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|Posted on April 23, 2013 at 10:59 PM||comments (17)|
Would you give up a pro football career to go back to school after you already obtained a bachelors degree? I don't know many people who would--until now.
Mryon Rolle, former Florida State University safety, has made the decision to leave the National Football League to go back to school and pursue a medical degree. Rolle, who is retiring from the league--yes, retiring from the league--at the age of 26, has expressed an interest in becoming a neurosurgeon.
This doesn't come as too much of a surprise, though. After receiving the prestigious Rhodes Scholarship during his senior year in college, Rolle took a year off of football to study at the University of Oxford in the United Kingdom. This move was an indication that he was more interested in what his mind could do than what his body could.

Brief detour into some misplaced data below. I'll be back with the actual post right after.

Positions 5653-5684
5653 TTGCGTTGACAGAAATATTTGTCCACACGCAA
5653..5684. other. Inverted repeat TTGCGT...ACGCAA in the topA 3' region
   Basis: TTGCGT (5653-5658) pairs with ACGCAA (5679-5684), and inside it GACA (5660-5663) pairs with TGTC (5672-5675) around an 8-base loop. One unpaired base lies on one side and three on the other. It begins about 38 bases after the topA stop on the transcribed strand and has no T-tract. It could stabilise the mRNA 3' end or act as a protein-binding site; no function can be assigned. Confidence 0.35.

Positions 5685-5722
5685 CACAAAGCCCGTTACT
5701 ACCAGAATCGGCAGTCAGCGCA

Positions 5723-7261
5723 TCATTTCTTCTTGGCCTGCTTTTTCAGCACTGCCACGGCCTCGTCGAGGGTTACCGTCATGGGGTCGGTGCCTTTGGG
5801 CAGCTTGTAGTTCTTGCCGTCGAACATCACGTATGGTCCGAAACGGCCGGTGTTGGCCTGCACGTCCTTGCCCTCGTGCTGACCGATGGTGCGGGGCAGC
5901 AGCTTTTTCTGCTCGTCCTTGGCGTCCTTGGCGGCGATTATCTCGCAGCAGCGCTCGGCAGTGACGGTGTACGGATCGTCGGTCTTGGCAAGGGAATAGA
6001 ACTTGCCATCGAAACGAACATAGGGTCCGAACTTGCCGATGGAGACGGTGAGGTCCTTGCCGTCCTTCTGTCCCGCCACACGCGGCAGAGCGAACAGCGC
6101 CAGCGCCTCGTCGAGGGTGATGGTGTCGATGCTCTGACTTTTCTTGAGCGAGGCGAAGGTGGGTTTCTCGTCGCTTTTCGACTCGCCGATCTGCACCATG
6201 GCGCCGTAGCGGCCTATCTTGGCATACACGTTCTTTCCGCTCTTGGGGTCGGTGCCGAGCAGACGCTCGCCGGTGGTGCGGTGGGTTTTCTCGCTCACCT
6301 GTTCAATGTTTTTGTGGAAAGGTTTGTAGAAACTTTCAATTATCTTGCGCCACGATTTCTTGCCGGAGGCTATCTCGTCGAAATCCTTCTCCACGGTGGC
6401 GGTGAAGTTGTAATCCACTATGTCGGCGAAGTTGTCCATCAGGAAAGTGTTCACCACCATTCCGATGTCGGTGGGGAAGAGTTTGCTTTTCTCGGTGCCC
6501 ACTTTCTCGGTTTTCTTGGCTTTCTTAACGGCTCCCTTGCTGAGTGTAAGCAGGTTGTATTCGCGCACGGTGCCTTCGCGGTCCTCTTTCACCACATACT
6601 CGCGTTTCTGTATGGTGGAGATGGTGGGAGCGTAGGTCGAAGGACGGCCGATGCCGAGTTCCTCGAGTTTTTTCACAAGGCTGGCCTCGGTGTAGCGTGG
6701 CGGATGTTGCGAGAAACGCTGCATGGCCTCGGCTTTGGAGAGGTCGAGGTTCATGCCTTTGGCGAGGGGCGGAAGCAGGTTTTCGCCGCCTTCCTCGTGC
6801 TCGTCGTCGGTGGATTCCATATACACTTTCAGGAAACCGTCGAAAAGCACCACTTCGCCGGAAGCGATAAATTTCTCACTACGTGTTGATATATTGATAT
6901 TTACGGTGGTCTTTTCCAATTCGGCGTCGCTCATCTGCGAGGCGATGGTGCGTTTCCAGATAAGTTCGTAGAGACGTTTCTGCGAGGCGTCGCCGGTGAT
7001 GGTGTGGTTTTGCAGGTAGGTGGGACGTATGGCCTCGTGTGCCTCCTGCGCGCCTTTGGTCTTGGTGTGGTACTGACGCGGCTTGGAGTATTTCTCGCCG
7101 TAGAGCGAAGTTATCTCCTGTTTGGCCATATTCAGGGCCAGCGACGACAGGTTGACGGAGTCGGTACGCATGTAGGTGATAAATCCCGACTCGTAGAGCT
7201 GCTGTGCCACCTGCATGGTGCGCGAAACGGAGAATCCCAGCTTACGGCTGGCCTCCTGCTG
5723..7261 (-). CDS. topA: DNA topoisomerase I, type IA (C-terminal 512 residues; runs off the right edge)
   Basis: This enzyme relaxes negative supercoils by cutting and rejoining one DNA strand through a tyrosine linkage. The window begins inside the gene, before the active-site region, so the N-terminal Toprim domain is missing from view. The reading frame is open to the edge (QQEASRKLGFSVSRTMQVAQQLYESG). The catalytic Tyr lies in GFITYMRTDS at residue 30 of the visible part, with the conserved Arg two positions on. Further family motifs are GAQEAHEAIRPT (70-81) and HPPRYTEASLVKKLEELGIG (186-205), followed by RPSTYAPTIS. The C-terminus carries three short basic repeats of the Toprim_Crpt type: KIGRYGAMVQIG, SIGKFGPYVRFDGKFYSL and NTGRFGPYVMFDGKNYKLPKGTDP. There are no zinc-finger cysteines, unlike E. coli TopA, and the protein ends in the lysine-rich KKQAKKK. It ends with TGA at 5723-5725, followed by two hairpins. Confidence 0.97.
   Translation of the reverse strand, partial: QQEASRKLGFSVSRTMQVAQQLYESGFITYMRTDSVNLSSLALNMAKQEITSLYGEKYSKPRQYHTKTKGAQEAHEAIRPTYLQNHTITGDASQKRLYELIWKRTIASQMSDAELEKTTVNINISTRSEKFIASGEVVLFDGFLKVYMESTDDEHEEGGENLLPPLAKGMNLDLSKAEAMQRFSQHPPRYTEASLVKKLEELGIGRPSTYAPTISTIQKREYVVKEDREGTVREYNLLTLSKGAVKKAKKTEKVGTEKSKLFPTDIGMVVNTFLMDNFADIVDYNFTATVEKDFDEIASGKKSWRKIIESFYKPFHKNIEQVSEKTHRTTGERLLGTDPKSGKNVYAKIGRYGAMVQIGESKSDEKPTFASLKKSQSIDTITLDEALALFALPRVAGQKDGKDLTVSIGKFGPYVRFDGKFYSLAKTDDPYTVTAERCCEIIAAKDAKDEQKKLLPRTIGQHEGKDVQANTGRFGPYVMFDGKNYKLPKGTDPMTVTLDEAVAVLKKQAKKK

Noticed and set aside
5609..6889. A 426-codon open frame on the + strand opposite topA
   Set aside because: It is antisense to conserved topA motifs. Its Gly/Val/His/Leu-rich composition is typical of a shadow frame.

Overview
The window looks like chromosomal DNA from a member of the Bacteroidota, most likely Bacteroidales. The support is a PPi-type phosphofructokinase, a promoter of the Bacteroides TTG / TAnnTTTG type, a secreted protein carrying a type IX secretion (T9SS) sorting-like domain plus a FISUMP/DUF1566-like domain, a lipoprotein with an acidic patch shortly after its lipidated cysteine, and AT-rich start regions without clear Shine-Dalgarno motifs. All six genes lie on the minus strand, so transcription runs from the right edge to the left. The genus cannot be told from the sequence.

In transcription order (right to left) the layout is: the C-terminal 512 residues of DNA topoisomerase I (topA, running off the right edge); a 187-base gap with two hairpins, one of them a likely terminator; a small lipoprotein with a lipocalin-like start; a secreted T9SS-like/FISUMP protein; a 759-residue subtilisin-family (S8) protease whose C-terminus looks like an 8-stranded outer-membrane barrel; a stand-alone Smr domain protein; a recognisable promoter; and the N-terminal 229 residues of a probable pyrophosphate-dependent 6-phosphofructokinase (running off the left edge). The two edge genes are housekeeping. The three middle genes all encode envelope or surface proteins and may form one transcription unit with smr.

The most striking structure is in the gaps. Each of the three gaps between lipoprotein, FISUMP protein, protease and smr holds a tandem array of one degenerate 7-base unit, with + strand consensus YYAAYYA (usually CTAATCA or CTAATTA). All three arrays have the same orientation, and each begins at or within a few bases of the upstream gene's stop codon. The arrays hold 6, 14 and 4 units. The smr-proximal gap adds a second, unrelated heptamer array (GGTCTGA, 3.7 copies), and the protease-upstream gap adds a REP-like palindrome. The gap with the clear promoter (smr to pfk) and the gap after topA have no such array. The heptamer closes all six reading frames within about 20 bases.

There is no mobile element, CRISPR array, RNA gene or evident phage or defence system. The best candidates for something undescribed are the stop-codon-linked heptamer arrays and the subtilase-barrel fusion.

He might not have been an uber-star on the football field during his time with the Tennessee Titans and Pittsburgh Steelers, but he gets mega psychological kudos for making this move. Very few people know how difficult it is to drop what you know and do something totally new because they don't do it. As people, we tend to stick to what we know, even if it isn't working for us or even if we aren't happy, to avoid failure, rejection and negative feelings like fear and anxiety. Remember that this man has a paycheck rolling in every two weeks, and he has decided that getting paid isn't as important as fulfilling his calling.
It's clear that Rolle probably won't be the typical broke student. Hopefully, he has saved a considerable amount of his football income, and he will probably receive a full scholarship to hmmm any medical school in America (my vote is for Temple University Medical School). However, this is still a risky, ballsy move.